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8.554614 - BACH, J.S.: Sonatas for Violin and Harpsichord, Vol. 1
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Johann Sebastian Bach (1685

Johann Sebastian Bach (1685 - 1750)

Sonatas for Violin and Harpsichord, Vol.1, BWV 1014-1017

 

Johann Sebastian Bach was born in 1685 at Eisenach, where his father was employed as a town musician and as a member of the court orchestra, the youngest of six children of a family that was part of an extended musical dynasty. After the death of his parents, he moved at the age of ten to Ohrdruf, to the house of his eldest brother, Johann Christoph, organist there at the Michaeliskirche. His schooling in Ohrdruf continued until 1700, when he moved to the Michaelisschule at Luneburg some two hundred miles away. Two years later he began his professional career with employment at the court in Weimar, followed very shortly by appointment as organist at Arnstadt, where his family had connections. In 1707 some dissatisfaction with the conditions and musical possibilities at Arnstadt led him to enter the necessary test for appointment as organist at Muhlhausen, where he married his first wife, his second cousin Maria Barbara. The following year he was appointed court organist at Weimar, where, as in 1703, he also served as a violinist or viola player in the court orchestra. In 1714 he was appointed Konzertmeister, but his relationship with his employer, Duke Wilhelm Ernst, was uneasy, partly through his collaboration in the musical activities of the co-regent of Weimar, Duke Ernst August. In 1716 Bach was passed over for the position of Kapellmeister, which he might have expected on the death of the existing incumbent, and this led him to look elsewhere. His association with Duke Ernst August provided a way out, when employment as Court Kapellmeister to the Duke's new brother-in-law, Prince Leopold of Anhalt-Cothen was offered on relatively generous terms. Duke Wilhelm Ernst was unwilling to release him from his duties at Weimar, showing his displeasure finally by imprisoning Bach for a month, before dismissing him from his service.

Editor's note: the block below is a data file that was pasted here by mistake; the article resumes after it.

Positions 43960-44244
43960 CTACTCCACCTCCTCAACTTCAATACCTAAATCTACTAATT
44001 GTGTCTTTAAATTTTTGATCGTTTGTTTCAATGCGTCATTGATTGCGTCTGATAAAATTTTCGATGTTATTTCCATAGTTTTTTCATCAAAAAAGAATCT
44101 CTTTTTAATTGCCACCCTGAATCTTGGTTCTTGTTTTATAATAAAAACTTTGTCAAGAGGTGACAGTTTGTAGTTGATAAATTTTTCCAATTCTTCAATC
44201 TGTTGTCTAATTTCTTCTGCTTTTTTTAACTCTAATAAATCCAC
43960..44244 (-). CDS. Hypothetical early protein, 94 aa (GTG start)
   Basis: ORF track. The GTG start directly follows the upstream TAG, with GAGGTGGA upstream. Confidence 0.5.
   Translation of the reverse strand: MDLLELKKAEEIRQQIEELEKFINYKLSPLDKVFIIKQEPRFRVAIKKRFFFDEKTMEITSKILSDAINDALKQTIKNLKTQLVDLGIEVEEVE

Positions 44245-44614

The court at Cothen offered all that Bach could have wished. Prince Leopold was young and an enthusiastic musical amateur and the Pietist persuasions of the court meant that there was no call for church music. Instead Bach could devoted himself primarily to secular music for the court orchestra and its members in a fruitful series of concertos, sonatas and suites. The period was a happy one for Bach, marred only by the sudden death of his wife in 1720, while he was at Carlsbad in the company of the Prince. The following year he married again. His new wife, Anna Magdalena, was the youngest daughter of the court trumpeter at Weissenfels and employed as a court singer at Cothen. Prince Leopold's marriage in the same year to a woman whom Bach described as 'amusica', however, made life at court much less satisfactory .In December 1722 Bach applied for the position of Cantor in Leipzig, where he moved the following spring, exchanging his position at a princely court for the duties of organist and choirmaster, soon to be varied by additional work with another collegium musicum, the ensemble established by Telemann at Leipzig University. Bach remained in Leipzig for the rest of his life, at first providing the church cantatas necessary for his primary employment, then re-arranging earlier concertos for the collegium musicum and consolidating the very considerable body of work that he had already written.